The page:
Unlikely scenario suggests aluminum import tariff could add (insignificantly) to Apple pricing

No matter what makes the headlines, you can be sure that there’s someone, somewhere out there trying to figure out an Apple angle for it …

When Trump announced plans to slap hefty import tariffs on steel and aluminum, it didn’t take long before an analyst found a way to work Apple into the story.

Bloomberg reports Gene Munster (of Apple Television fame) suggesting that if the levy were applied to finished goods as well as raw materials, then Apple products could be hit.

That, on the face of it, seems unlikely. To apply the levy to finished products, someone would have to calculate the exact proportion of steel or aluminum in every single product imported into the USA. Having first figured out on what basis this calculation is performed – by weight? By volume? By value? If the latter, by value at today’s raw material price, or the raw material price at the time it was purchased?

And even if Trump really does propose to work out the proportion of aluminum in a Mac, iPhone or other Apple product, and apply the import tariff to that, then the tax could be ‘as much as’ … 0.2%.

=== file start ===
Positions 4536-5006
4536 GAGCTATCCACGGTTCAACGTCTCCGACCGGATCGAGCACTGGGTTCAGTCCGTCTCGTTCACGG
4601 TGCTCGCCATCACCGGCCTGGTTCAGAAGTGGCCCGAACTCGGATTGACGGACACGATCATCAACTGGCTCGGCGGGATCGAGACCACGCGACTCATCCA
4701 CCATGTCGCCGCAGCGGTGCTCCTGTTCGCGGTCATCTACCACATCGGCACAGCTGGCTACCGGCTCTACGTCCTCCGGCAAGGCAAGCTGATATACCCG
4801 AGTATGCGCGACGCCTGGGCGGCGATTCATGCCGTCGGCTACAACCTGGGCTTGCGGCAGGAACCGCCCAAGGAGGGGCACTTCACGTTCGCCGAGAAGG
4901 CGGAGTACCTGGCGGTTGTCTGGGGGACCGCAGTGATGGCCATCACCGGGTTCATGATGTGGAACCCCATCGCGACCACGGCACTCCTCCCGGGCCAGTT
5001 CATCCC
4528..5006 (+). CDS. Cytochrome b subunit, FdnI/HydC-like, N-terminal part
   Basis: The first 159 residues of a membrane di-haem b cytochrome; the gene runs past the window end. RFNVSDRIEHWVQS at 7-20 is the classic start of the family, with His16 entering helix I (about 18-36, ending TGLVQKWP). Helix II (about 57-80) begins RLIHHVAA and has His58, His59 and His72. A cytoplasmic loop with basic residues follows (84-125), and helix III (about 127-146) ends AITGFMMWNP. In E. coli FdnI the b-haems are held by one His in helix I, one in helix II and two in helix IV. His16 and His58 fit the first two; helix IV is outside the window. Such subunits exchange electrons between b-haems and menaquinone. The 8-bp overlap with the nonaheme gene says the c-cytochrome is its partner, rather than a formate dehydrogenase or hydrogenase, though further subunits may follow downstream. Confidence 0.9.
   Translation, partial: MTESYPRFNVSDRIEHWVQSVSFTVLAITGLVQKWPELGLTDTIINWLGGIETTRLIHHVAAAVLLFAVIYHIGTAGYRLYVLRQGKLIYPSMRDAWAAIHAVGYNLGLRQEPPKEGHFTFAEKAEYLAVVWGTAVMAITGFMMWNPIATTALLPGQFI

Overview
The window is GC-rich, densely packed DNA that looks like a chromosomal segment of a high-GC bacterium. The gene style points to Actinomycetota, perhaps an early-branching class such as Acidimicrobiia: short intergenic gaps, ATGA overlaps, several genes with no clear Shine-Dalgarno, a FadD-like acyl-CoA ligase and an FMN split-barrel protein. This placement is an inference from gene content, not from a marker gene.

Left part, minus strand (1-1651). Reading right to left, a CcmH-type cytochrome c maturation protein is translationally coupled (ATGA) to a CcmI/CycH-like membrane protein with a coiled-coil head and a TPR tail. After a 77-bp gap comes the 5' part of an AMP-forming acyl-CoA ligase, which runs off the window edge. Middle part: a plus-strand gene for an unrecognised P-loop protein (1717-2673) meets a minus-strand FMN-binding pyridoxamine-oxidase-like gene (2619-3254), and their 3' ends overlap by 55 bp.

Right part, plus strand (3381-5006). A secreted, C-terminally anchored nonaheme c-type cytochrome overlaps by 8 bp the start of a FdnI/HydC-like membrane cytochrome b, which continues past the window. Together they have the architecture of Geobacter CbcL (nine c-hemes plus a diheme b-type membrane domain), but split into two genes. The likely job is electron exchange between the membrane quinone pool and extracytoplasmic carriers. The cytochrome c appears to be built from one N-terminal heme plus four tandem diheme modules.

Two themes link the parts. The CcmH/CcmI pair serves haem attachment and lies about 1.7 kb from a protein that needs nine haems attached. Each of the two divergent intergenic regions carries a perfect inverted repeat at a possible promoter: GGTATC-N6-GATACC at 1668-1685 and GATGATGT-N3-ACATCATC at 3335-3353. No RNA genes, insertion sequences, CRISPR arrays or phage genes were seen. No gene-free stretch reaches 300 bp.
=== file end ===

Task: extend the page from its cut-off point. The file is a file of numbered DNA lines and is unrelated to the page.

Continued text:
It’s a silly take on a serious issue. As the WSJ noted in a piece entitled Trump’s Tariff Folly – which described the idea as ‘the biggest policy blunder of his Presidency’ – the tariff would do particular damage to the car and aviation industries.

Mr. Trump seems not to understand that steel-using industries in the U.S. employ some 6.5 million Americans, while steel makers employ about 140,000. Transportation industries, including aircraft and autos, account for about 40% of domestic steel consumption, followed by packaging with 20% and building construction with 15%. All will have to pay higher prices, making them less competitive globally and in the U.S.

The economic damage will quickly compound because other countries can and will retaliate against U.S. exports. Not steel, but against farm goods, Harley-Davidson motorcycles, Cummins engines, John Deere tractors, and much more.

So yes, this proposal would, if enacted, do a lot of damage – but not to Apple.


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